Campbell also neglected to mention that House Speaker Tim Moore scheduled an all-day meeting of the House Appropriations Committee for May 1. The Speaker announced the meeting to committee members on the evening of April 29. As this committee includes 88 of the 120 members of the North Carolina House, Moore’s move greatly reduced the opportunities educators had to meet with their Representatives. You can infer for yourself whether that was the intended outcome.
The idea that the thousands of teachers who descended on Raleigh last week were all simply participating in a gigantic political stunt on behalf of NCAE or the Democratic Party is insulting on many levels. But the most demeaning thing about this view is that it assumes educators are not capable of following specific policy issues, watching how their elected officials represent them, and holding them accountable for their decisions when they do not act in the best interest of our public school students.
It’s also incredibly misinformed.
Many of the advocates who attended the event are not members of NCAE, and there are quite a few among us who consider themselves lifelong conservatives. Mecklenburg County educator Bishay Elshoukarey is a Republican who has gone to Raleigh the past two years to press lawmakers for change. He says, “I marched on May 1st because quality public education is not left or right, it’s a pillar of every civilized nation.” Heather Blount, who teaches in Robeson County, has participated both years as well. Heather has never voted Democrat in her life but believes she needs to stand up for public education because the actions of our legislators make it clear that they “do not have a clue” about what is going on in our schools.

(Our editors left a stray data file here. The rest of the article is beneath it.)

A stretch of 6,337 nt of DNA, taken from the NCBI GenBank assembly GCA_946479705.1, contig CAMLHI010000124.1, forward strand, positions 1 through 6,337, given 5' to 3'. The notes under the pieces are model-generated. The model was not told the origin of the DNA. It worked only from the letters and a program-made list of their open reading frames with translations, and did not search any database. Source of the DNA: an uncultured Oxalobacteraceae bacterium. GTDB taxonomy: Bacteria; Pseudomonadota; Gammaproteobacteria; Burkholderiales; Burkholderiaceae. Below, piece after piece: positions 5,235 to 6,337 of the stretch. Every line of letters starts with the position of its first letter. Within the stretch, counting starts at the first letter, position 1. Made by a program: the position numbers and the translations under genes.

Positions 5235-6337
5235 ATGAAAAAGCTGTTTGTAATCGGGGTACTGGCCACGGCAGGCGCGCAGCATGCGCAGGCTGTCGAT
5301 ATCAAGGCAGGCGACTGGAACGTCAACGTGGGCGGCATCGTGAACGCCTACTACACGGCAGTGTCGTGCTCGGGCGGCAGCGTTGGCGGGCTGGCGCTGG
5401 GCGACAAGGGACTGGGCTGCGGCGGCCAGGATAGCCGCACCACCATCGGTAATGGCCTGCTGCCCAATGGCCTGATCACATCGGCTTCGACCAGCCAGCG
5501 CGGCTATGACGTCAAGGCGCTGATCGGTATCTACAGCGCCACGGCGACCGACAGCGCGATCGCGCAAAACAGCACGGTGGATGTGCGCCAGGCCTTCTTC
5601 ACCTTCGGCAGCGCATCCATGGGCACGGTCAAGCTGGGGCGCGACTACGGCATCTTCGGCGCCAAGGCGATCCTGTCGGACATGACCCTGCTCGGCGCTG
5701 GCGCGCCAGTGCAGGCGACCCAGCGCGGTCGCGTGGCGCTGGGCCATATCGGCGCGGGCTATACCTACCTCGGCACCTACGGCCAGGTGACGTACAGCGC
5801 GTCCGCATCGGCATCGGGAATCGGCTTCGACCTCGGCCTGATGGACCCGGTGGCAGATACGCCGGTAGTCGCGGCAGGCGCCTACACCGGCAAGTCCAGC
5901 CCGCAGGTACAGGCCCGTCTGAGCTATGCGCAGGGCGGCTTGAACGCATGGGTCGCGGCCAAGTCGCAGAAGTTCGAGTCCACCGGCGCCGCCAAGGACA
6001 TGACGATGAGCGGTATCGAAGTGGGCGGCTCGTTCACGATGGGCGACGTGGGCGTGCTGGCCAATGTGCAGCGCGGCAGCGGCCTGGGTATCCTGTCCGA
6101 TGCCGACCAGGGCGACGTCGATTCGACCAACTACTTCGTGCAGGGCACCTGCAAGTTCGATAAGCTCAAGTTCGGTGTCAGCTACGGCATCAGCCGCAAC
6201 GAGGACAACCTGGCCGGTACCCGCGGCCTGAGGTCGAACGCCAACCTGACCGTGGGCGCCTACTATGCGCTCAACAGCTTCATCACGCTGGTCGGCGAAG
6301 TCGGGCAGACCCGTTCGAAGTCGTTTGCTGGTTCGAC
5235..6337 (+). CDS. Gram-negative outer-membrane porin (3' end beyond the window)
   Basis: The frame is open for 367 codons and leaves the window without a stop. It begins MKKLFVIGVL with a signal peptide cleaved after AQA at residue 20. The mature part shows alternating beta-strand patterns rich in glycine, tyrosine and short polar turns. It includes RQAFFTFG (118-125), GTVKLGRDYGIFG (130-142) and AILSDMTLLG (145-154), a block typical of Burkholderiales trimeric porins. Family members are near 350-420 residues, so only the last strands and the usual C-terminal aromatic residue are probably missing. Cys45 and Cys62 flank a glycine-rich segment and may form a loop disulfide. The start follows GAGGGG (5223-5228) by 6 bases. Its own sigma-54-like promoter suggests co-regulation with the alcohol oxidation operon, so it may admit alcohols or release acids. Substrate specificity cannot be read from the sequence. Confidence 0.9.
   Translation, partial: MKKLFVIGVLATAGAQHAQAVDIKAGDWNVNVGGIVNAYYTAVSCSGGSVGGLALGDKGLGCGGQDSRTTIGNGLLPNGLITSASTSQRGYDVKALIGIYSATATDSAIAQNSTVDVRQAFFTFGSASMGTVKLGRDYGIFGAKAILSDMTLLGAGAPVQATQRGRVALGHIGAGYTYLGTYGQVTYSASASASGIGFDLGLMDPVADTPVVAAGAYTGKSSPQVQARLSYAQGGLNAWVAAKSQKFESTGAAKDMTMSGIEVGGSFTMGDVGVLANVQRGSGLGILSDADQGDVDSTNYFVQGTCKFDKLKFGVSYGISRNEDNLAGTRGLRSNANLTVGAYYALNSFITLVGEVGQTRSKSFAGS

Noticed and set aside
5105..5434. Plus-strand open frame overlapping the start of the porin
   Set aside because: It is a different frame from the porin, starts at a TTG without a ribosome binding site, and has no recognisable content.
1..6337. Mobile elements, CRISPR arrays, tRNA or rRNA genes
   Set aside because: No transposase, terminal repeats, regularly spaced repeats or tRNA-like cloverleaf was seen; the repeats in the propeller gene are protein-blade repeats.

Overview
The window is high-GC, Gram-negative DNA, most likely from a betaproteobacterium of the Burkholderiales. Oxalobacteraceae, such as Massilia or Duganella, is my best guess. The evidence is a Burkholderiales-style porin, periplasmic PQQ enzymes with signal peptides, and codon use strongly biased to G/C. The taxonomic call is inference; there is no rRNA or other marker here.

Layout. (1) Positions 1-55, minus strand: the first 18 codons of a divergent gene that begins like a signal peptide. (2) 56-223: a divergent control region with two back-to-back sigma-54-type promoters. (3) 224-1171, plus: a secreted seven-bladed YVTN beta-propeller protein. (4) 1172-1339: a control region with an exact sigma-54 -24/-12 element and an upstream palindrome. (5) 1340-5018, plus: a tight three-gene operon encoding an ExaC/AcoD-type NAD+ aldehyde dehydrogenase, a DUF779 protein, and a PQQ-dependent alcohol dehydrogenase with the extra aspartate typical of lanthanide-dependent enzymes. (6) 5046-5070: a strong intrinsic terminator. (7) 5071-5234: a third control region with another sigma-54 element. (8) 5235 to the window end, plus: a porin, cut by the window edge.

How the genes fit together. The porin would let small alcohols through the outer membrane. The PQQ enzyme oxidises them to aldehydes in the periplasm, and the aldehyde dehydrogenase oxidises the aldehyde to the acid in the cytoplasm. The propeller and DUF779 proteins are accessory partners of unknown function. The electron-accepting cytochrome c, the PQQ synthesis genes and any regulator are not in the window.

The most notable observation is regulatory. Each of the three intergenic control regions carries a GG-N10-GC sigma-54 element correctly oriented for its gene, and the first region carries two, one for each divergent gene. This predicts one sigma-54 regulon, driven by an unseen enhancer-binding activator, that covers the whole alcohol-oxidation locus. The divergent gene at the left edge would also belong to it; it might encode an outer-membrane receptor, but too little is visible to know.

I don’t pretend to speak for all of my colleagues, but I believe many educators view a quality public education as a basic human right. As such, working to improve the education we’re providing North Carolina’s children, particularly in the face of the many harmful policy changes that have been enacted over the past few years, feels like a moral imperative. It’s much deeper and more personal to us than politics.
In the end, a lot of the misinformation plaguing Campbell’s views on May 1 appears to come back to a basic lack of due diligence. In fact, the only sources he cites in his piece are Senate Republicans and a spokesman for Senator Berger. (I did contact him to ask whether he had spoken directly with any educators about the rally and he didn’t respond.)
If your research for an opinion piece on teacher advocacy consists of asking Senate Republicans ‘What did you think about the teacher rally?’ it’s no surprise that the end result sounds a lot like it was written by Phil Berger. Had Campbell taken the time to talk to some of the public school supporters who were in Raleigh last week, he could have gained some valuable insight into the important work we’re engaged in. I’d call that a huge missed opportunity.